Date: October 20, 2017
Location: Laurel Manor (39000 Schoolcraft Rd, Livonia, MI 48150)
Utilizing both a didactic and case-study approach, this year’s highly anticipated full-day course will focus on neurologic causes of falls and balance problems, including Parkinson disease, normal pressure hydrocephalus, ataxia, psychogenic gait disorders, neuromuscular causes, and dizziness/vertigo. Specifically designed for the busy clinician, this course will provide attendees with high-yield information and clinical pearls for recognition, diagnosis, assessment and management of neurological problems contributing to falls. Participants will benefit from the expertise of University of Michigan Medical School faculty, who will give a didactic lecture for each topic that includes case presentations so that participants can experience how course faculty approach cases in their own practice. The morning and afternoon sessions will end with a panel discussion so that participants have ample time to ask questions. The intended audience includes primary care physicians, geriatricians, psychiatrists, neurologists, physicians in training, nurses, and physician assistants who are interested in learning more about neurological disorders that put patients at risk for falling.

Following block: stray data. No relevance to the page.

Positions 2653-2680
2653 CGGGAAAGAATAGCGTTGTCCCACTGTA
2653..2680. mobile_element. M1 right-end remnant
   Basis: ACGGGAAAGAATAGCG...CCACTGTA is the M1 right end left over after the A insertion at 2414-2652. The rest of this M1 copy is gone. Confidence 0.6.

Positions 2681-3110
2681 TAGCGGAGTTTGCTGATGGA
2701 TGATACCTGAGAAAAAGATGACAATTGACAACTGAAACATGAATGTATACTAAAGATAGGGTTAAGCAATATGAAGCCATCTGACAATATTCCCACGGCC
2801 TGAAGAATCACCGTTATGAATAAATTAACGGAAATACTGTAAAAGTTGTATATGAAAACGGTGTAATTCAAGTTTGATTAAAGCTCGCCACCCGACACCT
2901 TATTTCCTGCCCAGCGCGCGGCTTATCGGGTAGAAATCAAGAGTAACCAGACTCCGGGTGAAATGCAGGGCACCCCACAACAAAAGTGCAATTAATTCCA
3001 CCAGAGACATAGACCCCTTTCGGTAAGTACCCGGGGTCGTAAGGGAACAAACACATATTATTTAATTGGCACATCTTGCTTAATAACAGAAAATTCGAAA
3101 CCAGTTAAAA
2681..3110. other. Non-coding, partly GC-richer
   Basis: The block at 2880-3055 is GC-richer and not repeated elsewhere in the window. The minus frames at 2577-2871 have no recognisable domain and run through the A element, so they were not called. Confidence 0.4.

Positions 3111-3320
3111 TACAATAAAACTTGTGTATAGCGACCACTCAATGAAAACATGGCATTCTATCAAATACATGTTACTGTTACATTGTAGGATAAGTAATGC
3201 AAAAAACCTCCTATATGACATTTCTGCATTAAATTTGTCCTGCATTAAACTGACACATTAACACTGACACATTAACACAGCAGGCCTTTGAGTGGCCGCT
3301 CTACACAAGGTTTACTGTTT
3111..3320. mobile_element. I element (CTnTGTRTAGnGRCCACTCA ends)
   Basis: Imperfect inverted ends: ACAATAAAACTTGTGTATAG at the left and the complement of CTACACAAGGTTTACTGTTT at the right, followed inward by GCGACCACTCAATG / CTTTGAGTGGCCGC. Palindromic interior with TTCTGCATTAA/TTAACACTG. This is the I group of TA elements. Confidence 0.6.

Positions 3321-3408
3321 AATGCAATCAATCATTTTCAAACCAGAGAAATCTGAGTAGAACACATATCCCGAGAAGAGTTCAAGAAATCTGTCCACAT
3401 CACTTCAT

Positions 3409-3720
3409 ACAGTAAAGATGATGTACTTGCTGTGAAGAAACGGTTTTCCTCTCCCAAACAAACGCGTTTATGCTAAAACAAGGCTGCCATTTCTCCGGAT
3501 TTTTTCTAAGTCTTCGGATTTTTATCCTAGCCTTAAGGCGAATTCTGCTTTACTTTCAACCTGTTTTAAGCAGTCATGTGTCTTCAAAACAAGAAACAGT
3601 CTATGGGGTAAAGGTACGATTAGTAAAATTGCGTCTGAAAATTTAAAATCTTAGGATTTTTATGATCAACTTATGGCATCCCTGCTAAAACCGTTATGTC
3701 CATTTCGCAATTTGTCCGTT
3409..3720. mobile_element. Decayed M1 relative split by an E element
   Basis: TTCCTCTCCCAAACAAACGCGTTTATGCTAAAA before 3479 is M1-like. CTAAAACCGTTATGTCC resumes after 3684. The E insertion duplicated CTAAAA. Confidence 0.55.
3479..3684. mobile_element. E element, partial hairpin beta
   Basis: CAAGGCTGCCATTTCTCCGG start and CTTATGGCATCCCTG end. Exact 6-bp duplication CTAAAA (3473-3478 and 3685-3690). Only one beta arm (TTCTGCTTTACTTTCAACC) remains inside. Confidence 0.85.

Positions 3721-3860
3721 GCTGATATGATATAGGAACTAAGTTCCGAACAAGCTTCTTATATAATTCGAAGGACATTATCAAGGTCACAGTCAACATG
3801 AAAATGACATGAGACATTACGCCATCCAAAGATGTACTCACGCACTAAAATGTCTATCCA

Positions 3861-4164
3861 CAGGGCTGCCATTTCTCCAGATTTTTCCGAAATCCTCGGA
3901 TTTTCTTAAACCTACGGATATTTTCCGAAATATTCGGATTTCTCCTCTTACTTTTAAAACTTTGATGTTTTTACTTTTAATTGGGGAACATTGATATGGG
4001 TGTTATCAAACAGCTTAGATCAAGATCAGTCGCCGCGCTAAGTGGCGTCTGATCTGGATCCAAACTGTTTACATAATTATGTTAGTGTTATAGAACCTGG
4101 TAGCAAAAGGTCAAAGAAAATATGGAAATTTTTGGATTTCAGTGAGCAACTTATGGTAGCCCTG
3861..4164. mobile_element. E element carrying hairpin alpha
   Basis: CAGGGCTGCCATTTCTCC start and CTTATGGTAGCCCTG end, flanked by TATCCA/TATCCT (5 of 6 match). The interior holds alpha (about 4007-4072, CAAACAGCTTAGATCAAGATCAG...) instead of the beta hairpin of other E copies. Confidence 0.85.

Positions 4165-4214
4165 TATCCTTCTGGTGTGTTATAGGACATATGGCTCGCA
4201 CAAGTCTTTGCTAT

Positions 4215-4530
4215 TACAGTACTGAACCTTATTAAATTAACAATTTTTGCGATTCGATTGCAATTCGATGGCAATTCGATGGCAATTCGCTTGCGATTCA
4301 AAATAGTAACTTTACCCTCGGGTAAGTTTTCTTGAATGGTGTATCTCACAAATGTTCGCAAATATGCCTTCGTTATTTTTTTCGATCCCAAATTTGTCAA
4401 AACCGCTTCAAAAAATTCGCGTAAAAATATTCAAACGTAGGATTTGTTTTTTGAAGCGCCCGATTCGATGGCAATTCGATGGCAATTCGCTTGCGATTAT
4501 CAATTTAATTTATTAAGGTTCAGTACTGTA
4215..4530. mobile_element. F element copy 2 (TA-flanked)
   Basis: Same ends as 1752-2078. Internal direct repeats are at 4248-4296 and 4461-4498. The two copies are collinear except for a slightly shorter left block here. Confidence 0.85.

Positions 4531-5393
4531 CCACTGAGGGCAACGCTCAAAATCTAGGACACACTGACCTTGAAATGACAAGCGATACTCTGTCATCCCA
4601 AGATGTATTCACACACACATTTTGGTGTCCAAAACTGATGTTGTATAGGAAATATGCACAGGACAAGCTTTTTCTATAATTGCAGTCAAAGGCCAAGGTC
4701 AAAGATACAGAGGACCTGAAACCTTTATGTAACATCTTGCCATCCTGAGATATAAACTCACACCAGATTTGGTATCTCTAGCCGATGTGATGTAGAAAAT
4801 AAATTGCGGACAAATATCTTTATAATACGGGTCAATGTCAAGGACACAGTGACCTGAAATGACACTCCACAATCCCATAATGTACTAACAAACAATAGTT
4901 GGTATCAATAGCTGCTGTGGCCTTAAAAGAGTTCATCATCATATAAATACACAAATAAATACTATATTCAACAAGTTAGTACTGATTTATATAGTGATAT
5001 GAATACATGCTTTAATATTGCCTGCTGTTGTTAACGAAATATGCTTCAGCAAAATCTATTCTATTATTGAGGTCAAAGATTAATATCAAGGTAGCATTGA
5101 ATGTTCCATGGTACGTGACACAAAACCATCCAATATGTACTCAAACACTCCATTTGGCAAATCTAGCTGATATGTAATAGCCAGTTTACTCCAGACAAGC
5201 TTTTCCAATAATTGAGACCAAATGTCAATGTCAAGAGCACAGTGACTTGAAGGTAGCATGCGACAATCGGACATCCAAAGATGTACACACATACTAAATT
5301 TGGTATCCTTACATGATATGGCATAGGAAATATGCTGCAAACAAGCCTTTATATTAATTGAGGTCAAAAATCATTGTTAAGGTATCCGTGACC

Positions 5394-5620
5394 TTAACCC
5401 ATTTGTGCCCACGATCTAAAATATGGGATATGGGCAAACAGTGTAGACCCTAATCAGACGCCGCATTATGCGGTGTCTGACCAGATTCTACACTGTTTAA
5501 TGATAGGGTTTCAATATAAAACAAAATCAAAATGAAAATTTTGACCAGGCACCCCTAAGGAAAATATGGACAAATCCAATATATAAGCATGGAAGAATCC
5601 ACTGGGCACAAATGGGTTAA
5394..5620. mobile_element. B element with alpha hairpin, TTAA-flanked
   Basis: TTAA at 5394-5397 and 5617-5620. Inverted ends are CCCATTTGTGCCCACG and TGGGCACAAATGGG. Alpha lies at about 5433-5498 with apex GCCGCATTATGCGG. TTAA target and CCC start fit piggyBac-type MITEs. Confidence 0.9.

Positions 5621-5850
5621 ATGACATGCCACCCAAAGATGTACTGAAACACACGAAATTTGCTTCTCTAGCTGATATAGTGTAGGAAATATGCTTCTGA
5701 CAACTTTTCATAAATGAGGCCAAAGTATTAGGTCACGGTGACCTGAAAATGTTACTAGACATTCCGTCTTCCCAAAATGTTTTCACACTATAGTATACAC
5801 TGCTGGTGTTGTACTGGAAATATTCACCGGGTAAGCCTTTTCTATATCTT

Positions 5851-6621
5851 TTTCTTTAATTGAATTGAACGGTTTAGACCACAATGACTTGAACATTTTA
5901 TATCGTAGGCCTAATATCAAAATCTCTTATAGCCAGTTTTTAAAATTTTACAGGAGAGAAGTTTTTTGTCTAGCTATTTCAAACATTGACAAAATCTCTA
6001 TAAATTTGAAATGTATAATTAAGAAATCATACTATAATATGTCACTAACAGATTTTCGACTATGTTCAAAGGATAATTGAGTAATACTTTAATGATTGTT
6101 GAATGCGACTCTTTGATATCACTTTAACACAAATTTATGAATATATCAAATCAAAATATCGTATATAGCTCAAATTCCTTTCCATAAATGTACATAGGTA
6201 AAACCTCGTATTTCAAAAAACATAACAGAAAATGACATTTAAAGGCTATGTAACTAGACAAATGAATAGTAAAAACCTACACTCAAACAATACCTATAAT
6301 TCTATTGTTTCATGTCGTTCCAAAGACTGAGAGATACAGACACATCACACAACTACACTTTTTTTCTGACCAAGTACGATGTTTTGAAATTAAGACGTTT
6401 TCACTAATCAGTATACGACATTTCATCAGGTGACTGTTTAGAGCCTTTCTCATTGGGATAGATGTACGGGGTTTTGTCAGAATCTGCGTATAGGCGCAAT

Upon completion of this course, participants should be able to:
• Identify major risk factors for patients with falls/gait disorders and review an assessment and intervention plan for these patients
• Describe how to evaluate and treat falls in patients with Parkinson disease
• Describe how to evaluate patients with suspected normal pressure hydrocephalus, vascular parkinsonism, and freezing of gait
• Identify features suggestive of psychogenic gait disorders
• Recognize when patients might have a neuromuscular cause for their falls
• Define ataxia and recognize clinical symptoms suggesting a cerebellar cause for falls
• Describe how to evaluate the patient who complains of dizziness and balance problems
WHO SHOULD ATTEND:
The intended audience for this course includes primary care physicians, geriatricians, neurologists, psychiatrists, nurses, and physician assistants who see patients with neurological problems.